A “lab” today implies more than a physical laboratory building for research in the sciences. Considering the trend labeling a collaborative research group as a “lab”, there is a clear emergent ambition within and across many disciplines to adopt the mythos and values from the traditions of scientific research. The specificity and specialization of many disciplines today has broadened the expectations for research communication and production, requiring more difference and diversity within a team of experts in order to innovate.1
In order to conceptualize a better strategy for design and construction of collaborative, multidisciplinary spaces for research and experimentation, one which specifically encompasses different industries, it is valuable to evaluate the following interconnected influences: 1) the development of design, values, and roles of laboratory buildings; 2) the implication of new interdisciplinary “labs” outside of the sciences within other disciplines; and 3) a specific case study of the Do-It-Yourself spatial and programmatic metrics fostering agency, encounter and exchange between disciplines in one facility.
A survey of laboratory architectural design provides a background to show how building design can sustainably promote, or prohibit, research, and which values, such as reducing boundaries, internal and outward communication, and team-oriented collaboration, persist in how researchers utilize the physical spaces for their work. An interview with architect and researcher Professor Jenny Sabin also helps reiterate that multidisciplinary research requires significant flexibility and agency for users, and that spaces designed for collaboration must effectively embrace the values of researchers using the space.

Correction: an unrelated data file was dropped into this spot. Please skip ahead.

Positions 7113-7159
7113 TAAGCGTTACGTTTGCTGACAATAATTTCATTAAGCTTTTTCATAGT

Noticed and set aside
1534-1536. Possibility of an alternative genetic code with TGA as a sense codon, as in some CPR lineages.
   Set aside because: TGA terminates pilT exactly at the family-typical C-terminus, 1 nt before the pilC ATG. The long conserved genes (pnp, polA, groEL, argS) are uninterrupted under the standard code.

The former Building 20 at the Massachusetts Institute of Technology, one of the most mythically collaborative, innovative and productive laboratories in the late 20th century2, provides a useful architectural precedent case study still applicable when considering procreative interdisciplinary buildings that promote agency among diverse user groups. An anonymous, massive shed-like ramshackle laboratory built on MIT’s campus to develop radar during the second World War, the Building 20 outlived its intended wartime lifespan to become a generator for exceptional research over several decades. It was precisely because it was a "leftover", physically modifiable space, poorly yet solidly constructed from cheap low-impact materials, that Building 20 actually fostered user agency and DIY attitudes. It accommodated consistently a diverse range of research and developed a loving mythos among its users. In an ironic turn, Building 20 was replaced by a dramatically sculptural “iconic” laboratory the Stata Center designed by Pritzker Prize winning architect Frank Gehry. For this reason, this article undertakes a hypothetical reenactment, 3D reconstruction, and architectural analysis of Building 20, based on archival imagery, in order to discover in what ways the building can function as a template for designing multidisciplinary DIY LabSpaces.
ON LABORATORY DESIGN
Particle accelerators and cathedrals are symbols of cultural expression. In the tradition of laboratory building design, architects frequently draw upon this parallel reverence of the sciences when designing laboratory buildings.3 Architect Louis Kahn, for example, was famously inspired by the monastery at Assisi, an early model of a planned community, when designing the Salk Institute in San Diego, California in 1955 as a secluded intellectual cloister.